Market Drivers September 19, 2019
UK Retail Sales mixed
Nikkei 0.38% Dax 0.35%
UST 10Y 1.77%
Europe and Asia:
GBP UK Retail Sales -0.2% vs. 0.2%
GBP BoE Meeting 7:00
The FX markets were generally steady in overnight trade with the dollar weaker against the European currencies but up against the commodity dollars which continued to suffer from weak economic data.
The dollar declined slightly in the wake of the 25bp FOIMC rate cut which was widely expected. Fed Chair Jerome Powell remained absolutely non-committal as the Fed’s next policy steps but did open the possibility to fresh balance sheet expansion in case of an economic slowdown. Overall, the neutral mood provided little support for the dollar which had already rallied into the meeting and the combination of neutral BOJ which kept policy unchanged provided a perfect setup for some profit-taking in USDJPY which dropped below the 108.00 level.
Meanwhile, in commdollar land, both Aussie and kiwi remain weak against the dollar after overnight data suggested a further slowdown in those economies. Although headline data looked robust it proved deceptive. In New Zealand the better than expected GDP reading which came in at 2.1% vs. 2.0% eyed was still the slowest pace of growth in 5 years and suggested that RBNZ will maintain its easing bias. In Australia, the strong 41K print in employment reading masked the greater than -15K decline in full-time jobs showing that labor demand is more fragile than expected and opening the door for further RBA cuts in the fall. The Aussie dropped below the .6800 level and remained there through Asian and early London dealing.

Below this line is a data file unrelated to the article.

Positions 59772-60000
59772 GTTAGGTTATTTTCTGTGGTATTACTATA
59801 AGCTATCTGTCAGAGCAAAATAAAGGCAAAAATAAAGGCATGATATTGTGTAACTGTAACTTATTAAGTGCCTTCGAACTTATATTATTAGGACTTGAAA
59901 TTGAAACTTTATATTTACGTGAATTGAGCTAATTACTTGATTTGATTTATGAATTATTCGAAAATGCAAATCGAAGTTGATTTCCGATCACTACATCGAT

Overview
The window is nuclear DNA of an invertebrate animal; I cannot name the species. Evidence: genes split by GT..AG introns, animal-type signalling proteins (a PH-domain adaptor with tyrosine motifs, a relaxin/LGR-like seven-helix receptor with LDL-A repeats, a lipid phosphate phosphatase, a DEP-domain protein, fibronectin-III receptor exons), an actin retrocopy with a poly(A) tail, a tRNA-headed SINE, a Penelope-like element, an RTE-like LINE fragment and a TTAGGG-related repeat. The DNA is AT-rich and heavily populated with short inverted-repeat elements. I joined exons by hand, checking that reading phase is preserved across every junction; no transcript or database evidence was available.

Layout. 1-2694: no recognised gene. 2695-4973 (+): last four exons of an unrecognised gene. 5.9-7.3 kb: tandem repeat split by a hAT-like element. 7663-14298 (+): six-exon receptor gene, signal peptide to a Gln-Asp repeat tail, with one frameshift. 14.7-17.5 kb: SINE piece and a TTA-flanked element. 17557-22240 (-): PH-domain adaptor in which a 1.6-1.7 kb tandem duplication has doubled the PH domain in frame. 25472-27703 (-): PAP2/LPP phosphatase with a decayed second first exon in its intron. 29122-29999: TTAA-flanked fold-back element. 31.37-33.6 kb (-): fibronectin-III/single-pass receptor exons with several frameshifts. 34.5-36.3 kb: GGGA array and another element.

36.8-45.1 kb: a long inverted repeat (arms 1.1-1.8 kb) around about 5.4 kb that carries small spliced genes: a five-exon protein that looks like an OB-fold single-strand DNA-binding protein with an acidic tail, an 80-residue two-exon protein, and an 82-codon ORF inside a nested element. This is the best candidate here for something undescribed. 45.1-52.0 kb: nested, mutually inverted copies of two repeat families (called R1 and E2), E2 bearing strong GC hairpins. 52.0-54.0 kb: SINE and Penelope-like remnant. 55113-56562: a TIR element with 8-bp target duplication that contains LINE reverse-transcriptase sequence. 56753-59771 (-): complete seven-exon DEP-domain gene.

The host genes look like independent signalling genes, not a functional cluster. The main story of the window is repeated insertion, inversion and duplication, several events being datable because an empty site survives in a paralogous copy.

In North America today the calendar is barren but all eyes will be on Bank of England which is expected to keep rates unchanged but maintain its neutral bias. The monetary policy decision takes place against the frenetic maneuvering on the Brexit front as Mr. Johnson and his allies try to solve the Irish border issue. As we noted last week we believe that Irish border sovereignty will be sacrificed for the sake of Brexit as Mr. Johnson and his allies realize that unless they accept the EU terms there may never be a Brexit at all.
The Northern Ireland border issue was always a political sideshow with no economic benefit to the Brexiteers. The far bigger prize of leaving the EU while remaining in the customs union has already been secured in negotiations and if Mr. Johnson does not accept that deal he will be forced to ask for an extension as mandated by Parliament law which in turn will likely turn into calls for a second referendum which the Brexiteers could easily lose. Thus, the sudden pick up in diplomatic activity between UK and EU and UK and Ireland suggests that Mr. Johnson and his allies are merely looking for some face-saving gesture on the Northern Ireland border issue so that they can complete the Brexit deal.
Cable has been flirting with the 1.2500 figure for the past few days as markets sense that some breakthrough may be coming and if news leaks of any progress in talks the pair could quickly chew through offers in that area and push towards 1.2700 on the assumption that hard Brexit will not happen.